Results for Photosynthesis Experiments.
Database: NoveList Plus
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Call #
J 572.46 H
Descript.
32 pages : color illustrations ; 26 cm.
text rdacontent
unmediated rdamedia
volume rdacarrier
Series
Contents
What happens when you cover part of a leaf? -- What kind of light grows the best beans? -- What does chlorophyll do? -- Can a lettuce leaf make oxygen? -- Predict like a scientist -- Fun facts.
Bibliog.
Includes bibliographical references and index.
Summary
"Sunlight helps a plant makes its own food using photosynthesis. But do you know what happens to a plant when there is no sunlight? Or what part of a plant makes food? Let's experiment to find out! Simple step-by-step instructions help readers explore science concepts and analyze information."--Provided by publisher.
Subject
ISBN/ISSN
9781467757324
1467757322
9781467760751 (pbk.)
1467760757 (pbk.)
Descript.
1 online resource (1 video file (59 min., 8 sec.)) : sound, color.
Series
Note
Streaming video file encoded with permission for digital streaming by Films Media Group on July 03, 2015.
Contents
Quantum Biology Introduction (2:14) -- Migration Mystery (2:57) -- Quantum Robin Study (3:43) -- Quantum Entanglement (3:18) -- Migration and Quantum Mechanics (2:22) -- Lock and Key Olfactory Theory (4:14) -- Quantum Theory of Smell (4:21) -- Quantum Nose Experiment (3:27) -- Metamorphosis Miracle (2:51) -- Enzyme Experiment (3:46) -- Quantum Tunneling (3:54) -- Quantum Tree (3:46) -- Uncertainty Principle (3:48) -- Quantum Mechanics in Biological Systems (2:38) -- Quantum Snail (3:22) -- DNA Mutation Process (3:43) -- Ghost Proton Experiment (3:52) -- Credits: Let There Be Life (0:44)
Access
Access requires authentication through Films on Demand.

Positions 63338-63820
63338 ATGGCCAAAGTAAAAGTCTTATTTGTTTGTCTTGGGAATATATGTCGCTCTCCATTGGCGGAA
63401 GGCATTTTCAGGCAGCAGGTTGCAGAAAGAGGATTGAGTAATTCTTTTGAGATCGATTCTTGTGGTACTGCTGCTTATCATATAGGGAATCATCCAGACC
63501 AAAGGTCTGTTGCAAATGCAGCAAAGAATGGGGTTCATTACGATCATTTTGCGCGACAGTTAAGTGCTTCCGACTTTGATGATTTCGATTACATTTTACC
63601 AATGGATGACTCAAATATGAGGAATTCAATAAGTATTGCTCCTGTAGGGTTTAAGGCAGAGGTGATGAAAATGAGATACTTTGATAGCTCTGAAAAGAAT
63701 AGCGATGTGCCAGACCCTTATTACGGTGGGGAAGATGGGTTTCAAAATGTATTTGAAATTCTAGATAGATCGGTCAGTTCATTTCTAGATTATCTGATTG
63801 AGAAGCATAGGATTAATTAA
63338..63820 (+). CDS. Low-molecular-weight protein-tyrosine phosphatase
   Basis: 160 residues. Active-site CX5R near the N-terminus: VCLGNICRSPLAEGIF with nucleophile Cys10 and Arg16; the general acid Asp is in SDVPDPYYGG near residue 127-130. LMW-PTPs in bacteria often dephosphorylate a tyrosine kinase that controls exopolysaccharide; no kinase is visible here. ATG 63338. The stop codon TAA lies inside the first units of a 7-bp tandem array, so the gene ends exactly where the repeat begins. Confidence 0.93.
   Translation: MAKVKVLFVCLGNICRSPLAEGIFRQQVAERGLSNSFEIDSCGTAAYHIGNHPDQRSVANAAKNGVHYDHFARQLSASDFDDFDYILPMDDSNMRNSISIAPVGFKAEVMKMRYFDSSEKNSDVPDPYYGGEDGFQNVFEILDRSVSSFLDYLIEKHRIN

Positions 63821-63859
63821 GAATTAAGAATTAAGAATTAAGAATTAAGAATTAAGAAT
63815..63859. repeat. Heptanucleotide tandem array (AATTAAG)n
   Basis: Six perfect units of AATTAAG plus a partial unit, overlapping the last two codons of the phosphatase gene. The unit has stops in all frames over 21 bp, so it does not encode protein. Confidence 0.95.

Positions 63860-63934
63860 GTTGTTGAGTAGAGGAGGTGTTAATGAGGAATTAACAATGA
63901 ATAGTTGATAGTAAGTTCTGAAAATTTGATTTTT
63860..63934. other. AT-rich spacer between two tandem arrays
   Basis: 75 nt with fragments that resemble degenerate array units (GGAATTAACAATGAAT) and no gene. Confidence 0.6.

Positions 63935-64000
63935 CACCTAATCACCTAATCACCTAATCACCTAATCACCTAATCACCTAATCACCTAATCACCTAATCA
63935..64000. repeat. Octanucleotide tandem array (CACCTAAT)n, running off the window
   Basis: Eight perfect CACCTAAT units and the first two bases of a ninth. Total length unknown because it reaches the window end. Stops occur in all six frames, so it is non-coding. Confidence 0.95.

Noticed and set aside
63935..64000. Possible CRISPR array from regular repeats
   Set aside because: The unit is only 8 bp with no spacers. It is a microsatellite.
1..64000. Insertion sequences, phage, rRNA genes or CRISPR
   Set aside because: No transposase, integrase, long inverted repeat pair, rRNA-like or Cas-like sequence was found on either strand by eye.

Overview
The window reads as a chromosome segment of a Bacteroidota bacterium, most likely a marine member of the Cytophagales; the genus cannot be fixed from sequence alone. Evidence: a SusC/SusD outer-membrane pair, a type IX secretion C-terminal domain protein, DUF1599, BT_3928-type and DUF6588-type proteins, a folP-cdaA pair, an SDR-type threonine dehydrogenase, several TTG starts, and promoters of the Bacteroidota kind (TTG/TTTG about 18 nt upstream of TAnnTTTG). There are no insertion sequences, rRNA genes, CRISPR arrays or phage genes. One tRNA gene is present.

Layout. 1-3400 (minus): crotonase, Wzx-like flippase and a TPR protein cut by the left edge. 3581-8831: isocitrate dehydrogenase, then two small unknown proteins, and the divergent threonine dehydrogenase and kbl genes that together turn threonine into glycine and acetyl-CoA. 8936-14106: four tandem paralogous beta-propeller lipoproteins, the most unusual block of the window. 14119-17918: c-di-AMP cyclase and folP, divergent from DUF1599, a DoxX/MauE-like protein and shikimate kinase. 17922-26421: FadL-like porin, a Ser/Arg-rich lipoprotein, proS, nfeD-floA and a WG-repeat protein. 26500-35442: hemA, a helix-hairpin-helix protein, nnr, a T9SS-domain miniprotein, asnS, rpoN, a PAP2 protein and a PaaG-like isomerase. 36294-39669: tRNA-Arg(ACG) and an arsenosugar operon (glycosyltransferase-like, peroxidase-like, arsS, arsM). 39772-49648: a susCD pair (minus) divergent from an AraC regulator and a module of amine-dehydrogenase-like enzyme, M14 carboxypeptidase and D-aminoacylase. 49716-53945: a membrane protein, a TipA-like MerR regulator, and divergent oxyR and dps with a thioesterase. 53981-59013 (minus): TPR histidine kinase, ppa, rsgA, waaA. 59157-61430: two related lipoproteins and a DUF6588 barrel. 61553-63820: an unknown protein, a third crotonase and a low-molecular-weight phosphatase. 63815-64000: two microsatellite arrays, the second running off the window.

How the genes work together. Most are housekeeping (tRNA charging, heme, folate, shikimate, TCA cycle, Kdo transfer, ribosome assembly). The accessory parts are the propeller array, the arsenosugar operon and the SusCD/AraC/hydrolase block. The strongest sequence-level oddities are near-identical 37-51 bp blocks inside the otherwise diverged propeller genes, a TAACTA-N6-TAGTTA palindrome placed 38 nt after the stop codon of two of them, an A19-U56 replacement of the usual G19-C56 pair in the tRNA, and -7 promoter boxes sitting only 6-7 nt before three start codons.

Summary
Physicist Jim Al-Khalili routinely deals quantum physics, the perplexing theory of sub-atomic particles. But now he's turning his attention to the world of nature. Can quantum mechanics explain the greatest mysteries in biology? His first encounter is with the robin. This familiar little bird navigates using one quantum entanglement, a process which seems to defy common sense. Even Albert Einstein himself could not believe it. Jim finds that even the most personal of human experiences-our sense of smell-is touched by ethereal quantum vibrations. According to the latest experiments, it seems that our quantum noses are listening to smells. Jim then discovers that the most famous law of quantum physics, the uncertainty principle, is obeyed by plants and trees as they capture sunlight during the vital process of photosynthesis. Finally, Jim asks if quantum physics might play a role in evolution. Could the strange laws of the sub-atomic world, which allow objects to tunnel through impassable barriers, affect the mechanism by which living species evolve?
Audience
9 & up.
System Det
System requirements: FOD playback platform.
Note
Closed-captioned.
Title from distributor's description (Films Media Group, October 1 2015).
Genre
Alt Author
Al-Khalili, Jim, 1962-, host.
Films Media Group, film distributor.
TVF International (Firm), production company.
Descript.
1 streaming video file (23 min.) : sd., col., digital file.
Series
Note
Encoded with permission for digital streaming by Films Media Group on May 16, 2009.
Films on Demand is distributed by Films Media Group for Films for the Humanities & Sciences, Cambridge Educational, Meridian Education, and Shopware.
Contents
Theories About Light (3:45) -- How to Slow Light Down (2:54) -- How Light Is Used in Crime Fighting (2:47) -- Laser and Infrared Light in Crime Fighting (2:42) -- Land and Sea Forests (4:52) -- Human Sight and Jellyfish Sight (3:46)
Access
Access requires authentication through Films on Demand.
Summary
Whether they're searching for the cosmic big picture or studying Earth's most humble life forms, scientists must develop a thorough understanding of light. This program guides viewers through cutting-edge physics, biology, and forensics as it explores light's fundamental characteristics and uses. Viewers are introduced to MacArthur Fellow and Harvard researcher Dr. Lene Hau, who outlines her method for slowing light down, despite Einstein's assertion to the contrary. In addition, the program sheds light-literally-on new tools and techniques in crime scene investigations, while studying photosynthesis in plants and the surprising visual acuity of jellyfish.
Audience
9 & up.
System Det
Mode of access: Internet.
System requirements: FOD playback platform.
Note
Title from distributor's description.
Subject
Genre
Subject
Alt Author
Canadian Broadcasting Corporation.
Films for the Humanities (Firm)
Films Media Group.
Title
Visionary science
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